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Warren Burt performance at Box Hill Institute May 8 2017

This year, my main composing effort has been on a large scale project called “Mosaics and Transparencies.”  This project has involved making families of samples, which use different techniques in their making, and then assembling these samples into larger scale structures, some premeditated, some spontaneous.  This started off in January with making a series of musique concrete samples using Pauline Oliveros’s “Applebox” idea, and continued with a series of melodies using non-Western instrument samples controlled by Markov Chains and physical modelling processes.  The third phase has involved taking a series of several hundred drawings made since 2006, and converting them into sound.  I’ve recently been improvising with these, and this performance is one of these improvs.  In this performance, I not only mix and modify these samples, I also am performing various piano-sound processes, making pitch-oriented textures to contrast with the “noiseband”’ oriented sounds of the converted drawings.

This performance was done as part of the Departmental Forum series at Box Hill Institute, which I’ve been organizing.  I’m using my collection of small-scale digital devices here – six are used, and mixed in performance.  There are three tablet computers; an ASUS PC, an iPad and a Samsung Android tablet, and three cellphones, an iPhone 4, an iPhone 6s, and a Sony Experia Android phone.   The ASUS PC is performing an algorithmic process controlling a sampled piano tuned in a very odd microtonal scale (the 8th root of 2.1).  Additionally, I have a small keyboard connected to the ASUS tablet, so that I can also perform the piano sounds live in a more “traditional” manner.  The iOS devices all use either Audiobus 2 or 3, assembling chains of apps, which either play the samples, or various pitch-oriented “keyboard-sound” processes.  The Android devices either play the samples or the original drawings being converted into sound in real-time; or play simple “theremin-like” sequences as a further element being thrown into the mix.  I’ve been doing improvisations where I combine piano-like sequences and performing with more complex samplings for the past couple of years, and I wanted to continue exploring this.  I also wanted to put myself in a situation where I had an abundance of resources, and then improvise a “sound combine” using these, using my intuition to shape the larger continuity of sounds.  In this particular performance, I also got into repetition a bit, something I don’t normally do much, but the didactic situation of the performance – a Forum on Performance for all the undergraduate music students as Box Hill Institute – seemed to encourage this.  So some sounds are repeated immediately, some motives are repeated, and some larger sections come back, all of which were decided on the impulse of the moment.  A list of the software used in the piece follows.  This is not meant to be either impressive or alienating, but simply to give those who are experienced with the software some indications of what I did.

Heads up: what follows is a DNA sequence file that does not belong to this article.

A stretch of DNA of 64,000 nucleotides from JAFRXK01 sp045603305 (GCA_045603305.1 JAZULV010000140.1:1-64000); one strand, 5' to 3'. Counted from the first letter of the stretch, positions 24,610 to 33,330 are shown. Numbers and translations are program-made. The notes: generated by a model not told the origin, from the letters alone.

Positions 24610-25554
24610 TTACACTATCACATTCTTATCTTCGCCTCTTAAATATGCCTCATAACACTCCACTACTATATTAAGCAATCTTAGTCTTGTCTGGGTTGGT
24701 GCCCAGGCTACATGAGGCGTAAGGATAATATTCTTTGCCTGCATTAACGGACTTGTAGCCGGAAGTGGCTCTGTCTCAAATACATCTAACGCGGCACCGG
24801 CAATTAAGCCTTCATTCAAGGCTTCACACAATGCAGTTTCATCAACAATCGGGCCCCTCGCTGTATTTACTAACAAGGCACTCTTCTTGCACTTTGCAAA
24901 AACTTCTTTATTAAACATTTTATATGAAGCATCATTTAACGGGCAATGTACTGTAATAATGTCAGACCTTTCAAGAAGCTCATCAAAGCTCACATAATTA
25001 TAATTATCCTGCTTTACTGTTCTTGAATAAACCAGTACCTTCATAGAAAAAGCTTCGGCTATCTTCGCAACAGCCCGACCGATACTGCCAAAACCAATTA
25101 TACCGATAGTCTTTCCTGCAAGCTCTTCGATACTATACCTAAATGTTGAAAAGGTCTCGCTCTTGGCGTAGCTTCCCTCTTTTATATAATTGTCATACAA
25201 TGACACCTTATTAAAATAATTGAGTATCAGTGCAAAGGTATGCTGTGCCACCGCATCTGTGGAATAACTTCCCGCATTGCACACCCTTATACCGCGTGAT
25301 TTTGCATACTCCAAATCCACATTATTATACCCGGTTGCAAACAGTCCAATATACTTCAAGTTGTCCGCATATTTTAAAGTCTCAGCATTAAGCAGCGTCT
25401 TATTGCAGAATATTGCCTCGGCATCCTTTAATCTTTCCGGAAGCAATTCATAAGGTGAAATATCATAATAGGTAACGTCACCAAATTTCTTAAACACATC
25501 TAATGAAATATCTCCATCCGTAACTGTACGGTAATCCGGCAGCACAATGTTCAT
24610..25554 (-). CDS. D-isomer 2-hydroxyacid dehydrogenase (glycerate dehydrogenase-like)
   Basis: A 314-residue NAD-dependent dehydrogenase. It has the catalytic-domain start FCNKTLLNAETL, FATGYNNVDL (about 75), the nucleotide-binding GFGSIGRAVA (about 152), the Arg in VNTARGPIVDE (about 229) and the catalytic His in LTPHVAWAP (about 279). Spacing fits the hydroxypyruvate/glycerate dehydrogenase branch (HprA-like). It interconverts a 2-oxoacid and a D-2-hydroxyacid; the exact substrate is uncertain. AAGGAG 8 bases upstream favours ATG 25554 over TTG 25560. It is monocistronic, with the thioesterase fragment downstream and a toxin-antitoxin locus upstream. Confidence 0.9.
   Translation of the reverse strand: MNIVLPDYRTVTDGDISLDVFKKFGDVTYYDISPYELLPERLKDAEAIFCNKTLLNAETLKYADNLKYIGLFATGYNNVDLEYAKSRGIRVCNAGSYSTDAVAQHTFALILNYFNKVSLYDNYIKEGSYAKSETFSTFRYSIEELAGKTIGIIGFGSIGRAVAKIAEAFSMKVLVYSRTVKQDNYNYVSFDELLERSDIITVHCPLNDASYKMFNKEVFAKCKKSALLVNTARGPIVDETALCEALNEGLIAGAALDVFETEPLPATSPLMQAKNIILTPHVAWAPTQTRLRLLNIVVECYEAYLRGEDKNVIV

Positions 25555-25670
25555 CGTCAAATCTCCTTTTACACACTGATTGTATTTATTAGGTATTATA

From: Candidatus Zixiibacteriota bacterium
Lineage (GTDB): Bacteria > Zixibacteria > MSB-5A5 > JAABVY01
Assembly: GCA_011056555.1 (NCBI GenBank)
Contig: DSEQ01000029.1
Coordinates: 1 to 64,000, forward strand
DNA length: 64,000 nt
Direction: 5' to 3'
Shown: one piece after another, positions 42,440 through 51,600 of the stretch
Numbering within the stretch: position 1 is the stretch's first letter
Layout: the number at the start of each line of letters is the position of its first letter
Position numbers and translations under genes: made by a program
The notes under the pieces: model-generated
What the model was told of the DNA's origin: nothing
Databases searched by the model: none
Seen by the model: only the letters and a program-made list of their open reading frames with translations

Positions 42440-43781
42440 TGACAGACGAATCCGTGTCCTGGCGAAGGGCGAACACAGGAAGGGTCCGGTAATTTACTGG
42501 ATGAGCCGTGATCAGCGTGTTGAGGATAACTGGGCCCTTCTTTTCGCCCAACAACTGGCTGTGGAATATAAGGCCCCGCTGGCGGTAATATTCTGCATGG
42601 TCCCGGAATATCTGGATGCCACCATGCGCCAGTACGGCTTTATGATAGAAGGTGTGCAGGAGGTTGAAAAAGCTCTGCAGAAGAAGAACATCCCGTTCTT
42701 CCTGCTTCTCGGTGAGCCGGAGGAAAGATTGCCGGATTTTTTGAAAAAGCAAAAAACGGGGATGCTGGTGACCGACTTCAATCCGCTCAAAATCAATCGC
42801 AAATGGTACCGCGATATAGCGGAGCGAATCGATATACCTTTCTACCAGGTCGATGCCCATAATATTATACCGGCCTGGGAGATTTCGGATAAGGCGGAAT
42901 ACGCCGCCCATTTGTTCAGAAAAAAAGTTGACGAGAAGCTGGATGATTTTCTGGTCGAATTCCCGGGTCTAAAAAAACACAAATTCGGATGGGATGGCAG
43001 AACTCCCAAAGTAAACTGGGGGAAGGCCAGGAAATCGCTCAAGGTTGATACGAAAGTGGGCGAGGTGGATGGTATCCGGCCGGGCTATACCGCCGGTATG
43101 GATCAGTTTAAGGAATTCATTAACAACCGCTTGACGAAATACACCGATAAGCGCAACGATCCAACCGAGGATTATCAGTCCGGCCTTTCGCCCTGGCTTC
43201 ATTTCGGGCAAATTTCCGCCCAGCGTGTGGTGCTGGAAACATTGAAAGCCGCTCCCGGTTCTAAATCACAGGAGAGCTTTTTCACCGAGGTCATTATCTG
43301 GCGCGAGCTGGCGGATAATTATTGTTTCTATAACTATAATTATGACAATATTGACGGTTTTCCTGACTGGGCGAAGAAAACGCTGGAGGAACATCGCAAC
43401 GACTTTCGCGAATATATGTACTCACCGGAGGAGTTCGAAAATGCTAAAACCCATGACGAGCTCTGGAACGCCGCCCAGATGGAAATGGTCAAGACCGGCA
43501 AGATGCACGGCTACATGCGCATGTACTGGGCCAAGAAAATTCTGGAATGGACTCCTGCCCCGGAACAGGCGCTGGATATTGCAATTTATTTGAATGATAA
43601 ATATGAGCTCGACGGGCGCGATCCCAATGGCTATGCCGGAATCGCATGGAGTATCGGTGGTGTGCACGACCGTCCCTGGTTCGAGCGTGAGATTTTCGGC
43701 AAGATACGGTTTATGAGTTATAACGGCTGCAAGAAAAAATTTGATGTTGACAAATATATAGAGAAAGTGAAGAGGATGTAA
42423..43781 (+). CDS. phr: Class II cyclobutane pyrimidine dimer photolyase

Following the performance, a lively Q&A session ensued (a number of students expressed concern that I wasn’t performing in an easily identifiable genre, and a lively discussion of the concept and usefulness of that idea took place), and I continued to receive favourable comments on the piece from people for the next few days.  On looking at the video, I was delighted with the piece – I think I accomplished most of what I set out to do, and I really liked the “yearning, striving” (to make perhaps a reference to one of my inspirations, Dane Rudhyar) quality of the piano-sound textures, as well as the not-so-oblique references to Mr. Monk and his Criss-Crossing.  The “drawing to sound” textures provide a great timbral variety, from pure waves to noise-bands, and I was delighted with the number of ways I was able to shape those in real-time.  I hope you enjoy the piece – I did – both in the moment of performance, and then, happily, after the fact as well.

May 12, 2017 – WB



Software and hardware used in this performance:

ASUS VivoTab Win8: MusicWonk; AudioMulch; Garritan Piano Samples; Scala

iPad4: Audiobus3; Virtual ANS; Turnado; Enumero; Johnny; Fugue Machine; midiFILTr-PG; Yamaha: FM Essential; Launchpad; Muckraker; Nebulizer

iPhone6s: MF Motion; midiFILTr-PG; Yamaha: FM Essential; Crystalline; Musix Pro; Thumbjam; Altispace Reverb

iPhone4: Audiobus2; Launchpad; Muckraker; Nebulizer

Samsung Galaxy 7 Android tablet: Virtual ANS

SONY Experia Android Phone: Virtual ANS; Saucillator

Roland Octa-Capture Sound Card

Samples in Launchpad and Virtual ANS were made with Kaleidoscope and Audacity on a Windows PC.


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